How Much Does “Free” Actually Cost?

By Aarthi Rayapura January 12, 2016

“Both Oracle and SAP are behind other key players, such as Leeyo, in this space…Leeyo offers a mature product supporting both current and ASC 606 requirements.”

-KPMG, Revenue Recognition Accounting Update Conference, Santa Clara, December 2015

We’ve known this for a long time, but it’s always nice to hear other industry experts extoll the virtues of our RevPro solution.

And it got us thinking…

Organizations must take a lot of factors under consideration when venturing into decision-making mode on a revenue management solution. For those with an ERP in place, or soon-to-be in place, offering revenue management functionality, the tendency might be to stick within that ERP environment over the potential for added investment and effort into another vendor relationship.

But, in reality, what are the ‘costs’ to consider? Here’s what a few revenue industry veterans shared with us when we asked:

“Regardless of the software application that is chosen to automate revenue recognition, the biggest cost is the effort required to implement the new standard into the existing ERP systems environment, not the cost of the software,” said one longtime revenue recognition expert from one of the Big Four accountancies.

More and more corporations must address such significant decisions these days, due to the massive overhaul in the revenue recognition guidance announced last year.

“For organizations that have a moderate to high impact from the new standard, there is a need to rethink and rebuild current business processes and reconfigure the ERP system to generate the proper debits and credits for each step of the contract-to-revenue and order-to-cash processes, especially since many organizations perform a substantial amount of revenue accounting in spreadsheets,” this expert noted. “While the cost of the revenue accounting software solutions ranges from free to substantially more than free, the vendors with more functionality for ASC606/IFRS15 will require less custom building than those with less functionality.”

Steve McKechnie, Managing Consultant with RGP, has had numerous discussions with clients over the years, often advising people to consider the full picture.

“Generally speaking, product maturity is one of several technical requirements considered in a software selection effort,” said McKechnie. “A mature and proven system provides a certain level of stability. Clients should expect reduced implementation timeframes (fewer testing cycles, increased user adoption, etc.), as well as reduced costs for on-going maintenance and support (e.g. – number and frequency of bug-fix patches). Ideally, technical requirements would be in support of the functional and end-user requirements which should be driving the overall selection effort.”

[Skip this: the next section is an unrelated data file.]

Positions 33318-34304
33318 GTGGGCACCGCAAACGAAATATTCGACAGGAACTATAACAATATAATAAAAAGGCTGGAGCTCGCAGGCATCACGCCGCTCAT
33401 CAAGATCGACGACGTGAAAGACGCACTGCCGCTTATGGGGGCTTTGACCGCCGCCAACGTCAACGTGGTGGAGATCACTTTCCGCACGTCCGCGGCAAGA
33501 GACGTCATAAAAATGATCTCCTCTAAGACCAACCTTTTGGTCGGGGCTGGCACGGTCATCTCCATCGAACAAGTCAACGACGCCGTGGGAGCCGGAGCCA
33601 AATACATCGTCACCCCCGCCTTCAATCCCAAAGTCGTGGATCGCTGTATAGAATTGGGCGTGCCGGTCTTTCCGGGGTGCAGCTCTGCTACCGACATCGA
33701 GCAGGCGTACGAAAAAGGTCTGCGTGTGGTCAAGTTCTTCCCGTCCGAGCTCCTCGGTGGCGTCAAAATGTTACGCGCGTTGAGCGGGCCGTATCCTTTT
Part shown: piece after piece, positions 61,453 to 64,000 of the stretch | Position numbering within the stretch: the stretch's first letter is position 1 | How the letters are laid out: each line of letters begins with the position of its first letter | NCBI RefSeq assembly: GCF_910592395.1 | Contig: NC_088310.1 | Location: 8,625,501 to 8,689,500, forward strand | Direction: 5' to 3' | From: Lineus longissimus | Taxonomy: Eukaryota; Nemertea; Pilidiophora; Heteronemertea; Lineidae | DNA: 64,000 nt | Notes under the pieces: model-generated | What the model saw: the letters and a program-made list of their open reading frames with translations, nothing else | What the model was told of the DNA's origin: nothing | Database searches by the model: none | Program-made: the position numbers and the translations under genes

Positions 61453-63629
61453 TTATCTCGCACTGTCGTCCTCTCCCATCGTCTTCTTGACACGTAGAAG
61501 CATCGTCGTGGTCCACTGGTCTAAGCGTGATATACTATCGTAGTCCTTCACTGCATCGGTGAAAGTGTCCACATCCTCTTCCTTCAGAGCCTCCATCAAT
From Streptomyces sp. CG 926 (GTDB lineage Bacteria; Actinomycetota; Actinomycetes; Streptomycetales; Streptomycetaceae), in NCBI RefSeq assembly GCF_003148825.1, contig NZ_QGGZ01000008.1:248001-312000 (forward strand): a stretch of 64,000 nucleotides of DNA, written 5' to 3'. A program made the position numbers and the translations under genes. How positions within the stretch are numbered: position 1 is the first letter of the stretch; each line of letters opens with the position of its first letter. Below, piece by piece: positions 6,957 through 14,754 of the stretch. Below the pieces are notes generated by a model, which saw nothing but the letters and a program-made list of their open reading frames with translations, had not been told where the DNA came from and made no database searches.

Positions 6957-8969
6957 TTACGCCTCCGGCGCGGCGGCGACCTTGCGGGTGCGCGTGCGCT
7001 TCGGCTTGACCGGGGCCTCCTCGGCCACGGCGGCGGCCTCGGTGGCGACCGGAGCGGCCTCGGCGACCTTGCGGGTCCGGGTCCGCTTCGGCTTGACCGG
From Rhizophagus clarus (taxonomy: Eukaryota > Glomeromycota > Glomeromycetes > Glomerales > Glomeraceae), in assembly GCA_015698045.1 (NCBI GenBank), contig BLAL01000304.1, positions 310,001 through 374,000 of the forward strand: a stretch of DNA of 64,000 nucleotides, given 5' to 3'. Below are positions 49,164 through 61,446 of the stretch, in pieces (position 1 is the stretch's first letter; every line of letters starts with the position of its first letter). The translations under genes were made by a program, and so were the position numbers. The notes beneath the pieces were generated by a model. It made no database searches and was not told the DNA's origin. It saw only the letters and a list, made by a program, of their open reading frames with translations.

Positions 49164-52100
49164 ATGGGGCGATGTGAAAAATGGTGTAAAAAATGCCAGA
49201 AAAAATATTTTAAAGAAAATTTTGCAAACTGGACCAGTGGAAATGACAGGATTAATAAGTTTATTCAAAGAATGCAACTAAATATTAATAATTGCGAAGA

According to an industry veteran from another one of the Big Four firms, with years of field experience assisting companies through such transitions, organizations need to understand the full scope of impact across their existing system footprint to understand the best fit enabling technology.

“All too often, the decision to determine future state solution architecture does not contemplate the potential scope and complexity of upstream source systems and downstream reporting systems,” this expert said. “Prior to launching a vendor selection or future state design exercise, knowing and understanding the end-to-end view of impacted systems is tantamount for a successful and timely implementation.”

When asked to explain why a company might choose to remain with an existing solution rather than adopt something new, a veteran of the financial world with her fair share of in-house projects under her belt pointed to the presumption of a painful implementation and lack of trust in a new brand in comparison to something established.

She said the big ERP systems do what they do well and that is why most companies rely on them, “however, the lack of flexibility and customization creates manual processes that, in turn, end up costing a business more time and resources than they planned for.” 

Big picture thinking goes beyond dollars and cents. Dare we say it should be dollars and sense?